Our Century

World leaders at Weston Park

Tony Blair & Bill Clinton at Weston Park
Shirtsleeve order for Britain's Tony Blair as he shows the other World leaders around Weston Park.

The eyes of the world were firmly focused on Birmingham in May as high-powered leaders from around the globe gathered in the city to thrash out their problems.

The G8 Summit conference read like a political superstar parade with such international figures as American President Bill Clinton, French President Jacques Chirac, Helmut Kohl, the German Chancellor, Russia's leader, Boris Yeltsin, and Britain's Prime Minister Tony Blair - all getting round the table to try to solve some of the world's difficulties.

And vast business and trade opportunities for Birmingham were generated in the wake of the political gathering.

The city proudly basked in its new-found glory and huge crowds turned out to greet the VIPs. In fact, Birmingham, and the wider West Midlands, became a huge shop window for the region's trade and industry.

A reception of civic leaders and the world's press were waiting as Bill Clinton's presidential plane touched down at the city's international airport.

And the conference had hardly got underway when the top men headed into a row over sanctions following India's nuclear tests.

The Third World debt also concentrated the leaders minds during the visit as they headed for less formal talks at Weston Park, near Wolverhampton, where a 50,000-strong army of protesters against the debt were expected to greet them.

At Weston Park the politically famous drank Pimms and lemonade on the sun-kissed lawns as they planned a drive against world crime.

More than 800 police maintained a low-profile security operation round Weston Park during the visit. All this was taking place while President Clinton himself was in the firing line over his affair with Monica Lewinsky.

By September, Republicans in the United States were said to be bringing a formal inquiry of impeachment against the President.

But the world's most powerful man didn't seem to have a care in the world as he went walkabout in Birmingham, calling in at the Malt House, off Broad Street, for a pint.

Pub staff were gobsmacked when the American leader stepped up to the bar and said: "Gimme an English beer".

Boys brought safely down to earth . . . A 14-year-old boy who had been on a boozing bout, was rescued from an 80ft high water tower in Brownhills in November, amid fears that he would jump off.

The youngster's 16-year-old friend climbed the tower and pinned him to some railings while firefighters raised a hyraulic platform to bring him down.

Both boys were brought down to safety suffering from shock and the effects of cold after being on the tower at Brownhills Comprehensive School for around 45 minutes.

Firefighters said it appeared that the 14-year-old had scaled a drain pipe and a ladder to reach the top of the tower following a family dispute.

"He had consumed a lot of drink and we undertand he was very distressed before he went up there so there was an assumption that he was going to jump," said a spokesman.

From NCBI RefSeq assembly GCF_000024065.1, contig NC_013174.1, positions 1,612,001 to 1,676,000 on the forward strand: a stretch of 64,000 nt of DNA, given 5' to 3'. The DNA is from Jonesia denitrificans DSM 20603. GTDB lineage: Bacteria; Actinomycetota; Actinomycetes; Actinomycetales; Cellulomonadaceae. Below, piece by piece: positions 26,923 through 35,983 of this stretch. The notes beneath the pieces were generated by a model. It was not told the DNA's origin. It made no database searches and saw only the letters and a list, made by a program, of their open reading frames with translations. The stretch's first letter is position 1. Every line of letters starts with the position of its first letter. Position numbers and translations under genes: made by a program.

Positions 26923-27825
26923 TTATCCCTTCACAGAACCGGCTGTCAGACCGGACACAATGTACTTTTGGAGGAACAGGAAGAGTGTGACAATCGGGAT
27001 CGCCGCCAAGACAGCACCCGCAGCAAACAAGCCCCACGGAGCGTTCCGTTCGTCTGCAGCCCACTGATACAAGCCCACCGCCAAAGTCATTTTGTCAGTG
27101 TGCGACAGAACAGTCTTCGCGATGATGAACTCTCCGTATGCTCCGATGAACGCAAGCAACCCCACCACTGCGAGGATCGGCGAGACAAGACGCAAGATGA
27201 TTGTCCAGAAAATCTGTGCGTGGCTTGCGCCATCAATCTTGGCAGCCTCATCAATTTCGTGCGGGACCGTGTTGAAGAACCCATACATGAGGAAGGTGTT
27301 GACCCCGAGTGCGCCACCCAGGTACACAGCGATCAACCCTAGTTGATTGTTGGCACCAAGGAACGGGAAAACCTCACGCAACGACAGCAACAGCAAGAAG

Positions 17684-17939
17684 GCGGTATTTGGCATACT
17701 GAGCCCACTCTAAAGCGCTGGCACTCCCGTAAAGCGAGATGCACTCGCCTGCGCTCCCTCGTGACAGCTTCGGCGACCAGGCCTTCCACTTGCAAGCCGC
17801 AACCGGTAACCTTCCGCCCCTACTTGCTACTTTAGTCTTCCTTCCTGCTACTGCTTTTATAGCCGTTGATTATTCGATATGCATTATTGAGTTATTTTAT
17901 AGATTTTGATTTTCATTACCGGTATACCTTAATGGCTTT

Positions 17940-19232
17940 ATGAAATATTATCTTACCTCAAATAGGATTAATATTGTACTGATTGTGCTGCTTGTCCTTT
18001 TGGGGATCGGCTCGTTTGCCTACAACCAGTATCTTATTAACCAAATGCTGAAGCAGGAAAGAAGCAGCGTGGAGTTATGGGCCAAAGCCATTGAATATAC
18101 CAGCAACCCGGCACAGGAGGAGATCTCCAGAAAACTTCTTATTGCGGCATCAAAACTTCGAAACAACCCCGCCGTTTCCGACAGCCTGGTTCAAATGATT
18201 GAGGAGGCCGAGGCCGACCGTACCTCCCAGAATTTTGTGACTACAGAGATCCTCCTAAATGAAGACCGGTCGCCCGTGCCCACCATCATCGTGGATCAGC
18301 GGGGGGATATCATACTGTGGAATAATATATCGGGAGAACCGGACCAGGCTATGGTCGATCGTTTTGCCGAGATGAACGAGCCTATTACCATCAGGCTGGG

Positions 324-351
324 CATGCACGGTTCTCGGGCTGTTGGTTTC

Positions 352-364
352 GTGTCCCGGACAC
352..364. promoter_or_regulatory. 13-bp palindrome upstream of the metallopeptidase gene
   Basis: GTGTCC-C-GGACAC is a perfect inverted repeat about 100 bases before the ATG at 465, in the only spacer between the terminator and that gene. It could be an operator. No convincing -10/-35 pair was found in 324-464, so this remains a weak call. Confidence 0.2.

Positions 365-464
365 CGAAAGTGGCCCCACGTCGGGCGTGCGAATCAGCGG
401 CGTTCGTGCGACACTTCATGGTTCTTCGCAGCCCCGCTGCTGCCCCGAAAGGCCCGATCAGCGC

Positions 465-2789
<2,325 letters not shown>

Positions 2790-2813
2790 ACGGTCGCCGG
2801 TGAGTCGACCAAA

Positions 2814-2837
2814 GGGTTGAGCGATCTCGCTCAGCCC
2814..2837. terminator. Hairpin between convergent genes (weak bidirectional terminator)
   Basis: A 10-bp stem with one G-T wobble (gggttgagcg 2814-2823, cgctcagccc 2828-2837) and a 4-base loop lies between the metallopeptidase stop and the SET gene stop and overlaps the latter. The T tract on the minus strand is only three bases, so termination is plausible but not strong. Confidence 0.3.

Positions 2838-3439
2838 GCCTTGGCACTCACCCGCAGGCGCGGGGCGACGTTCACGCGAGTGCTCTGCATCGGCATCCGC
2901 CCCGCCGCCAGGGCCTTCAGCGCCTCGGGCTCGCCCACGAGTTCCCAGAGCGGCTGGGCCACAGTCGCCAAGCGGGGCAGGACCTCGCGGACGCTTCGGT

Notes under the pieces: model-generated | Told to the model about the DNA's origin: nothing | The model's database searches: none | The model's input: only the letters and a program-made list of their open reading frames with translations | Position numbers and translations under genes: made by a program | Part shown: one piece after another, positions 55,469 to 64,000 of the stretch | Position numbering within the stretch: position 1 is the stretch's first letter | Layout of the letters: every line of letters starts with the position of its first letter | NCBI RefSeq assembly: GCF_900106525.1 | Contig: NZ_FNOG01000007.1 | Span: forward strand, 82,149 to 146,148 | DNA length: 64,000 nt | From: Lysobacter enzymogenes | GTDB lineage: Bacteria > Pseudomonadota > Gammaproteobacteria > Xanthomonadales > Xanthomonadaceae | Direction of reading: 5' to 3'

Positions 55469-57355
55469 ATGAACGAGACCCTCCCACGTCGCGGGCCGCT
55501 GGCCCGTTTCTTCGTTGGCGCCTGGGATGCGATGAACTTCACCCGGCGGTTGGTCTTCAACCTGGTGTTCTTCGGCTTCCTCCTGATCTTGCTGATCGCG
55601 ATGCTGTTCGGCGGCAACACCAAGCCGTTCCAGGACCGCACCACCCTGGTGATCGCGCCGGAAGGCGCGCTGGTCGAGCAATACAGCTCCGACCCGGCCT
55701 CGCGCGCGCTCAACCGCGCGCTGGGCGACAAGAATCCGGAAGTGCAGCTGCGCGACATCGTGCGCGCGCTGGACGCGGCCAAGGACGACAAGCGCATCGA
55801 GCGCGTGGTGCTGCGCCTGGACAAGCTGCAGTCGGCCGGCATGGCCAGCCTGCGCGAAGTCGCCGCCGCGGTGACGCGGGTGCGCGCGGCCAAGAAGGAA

He added that fortunately the 16-year-old was holding him against the railings.

"Had it not been for him, anything could have happened," he went on. "He was in a very unstable state."

Muppet DaveProtesters lose a battle in road war: Bailiffs moved in to evict anti-road campaigners squatting in a derelict cottage near Lichfield in July, after four of the Birmingham Northern Relief-Road protesters lost a case against the Department of the Environment. They were ordered to pay 200 costs.

The Highways Agency confirmed that this meant the protesters could be turfed out of the Moneymore Cottage, near the A38, at any time, unless they appealed within a five-day deadline.

A spokeswoman said Muppet Dave and others were illegally occupying the property.

Good news at Staffs show: Overjoyed Staffordshire farmers welcomed the lifting of the export ban on British beef in November- but some warned they would have to fight to bring back lost markets.

The good news came as farmers attended the National Primestock Show in Stafford, where the decision was due to be rung out to shoppers by town crier, Peter Taunton.

The lifting of the ban brought to an end three years of waiting and hardship for beef farmers all over the country. The ban was thought to have cost the industry nationally around 4 billion.

Although they were delighted to hear that the ban had been cast aside, the Staffordshire farmers were also quick to be cautious and warn that there was still a great deal of work to be done to win back the lost markets. It was felt the ban had done "irreparable damage."

M6 'worse than M25' The Midland M6 was even more congested than the M25, a survey revealed in April.

Congestion on the M6 was costing business 7.6 million a month.

AA shock: Plans to close 142 shops nationwide, including 60 in the West Midlands, were put forward in August by the AA.

New shops planned: In Kidderminster a multi-million pound deal was clinched for a "waterside" shopping centre in the town.

It was being launched in November by a consortium which included the Wyre Forest Council and Brintons Carpets.

Melissa and Emily Aitchison
Years ago it was very confusing - twins were called Lottie and Dottie or Tim and Tom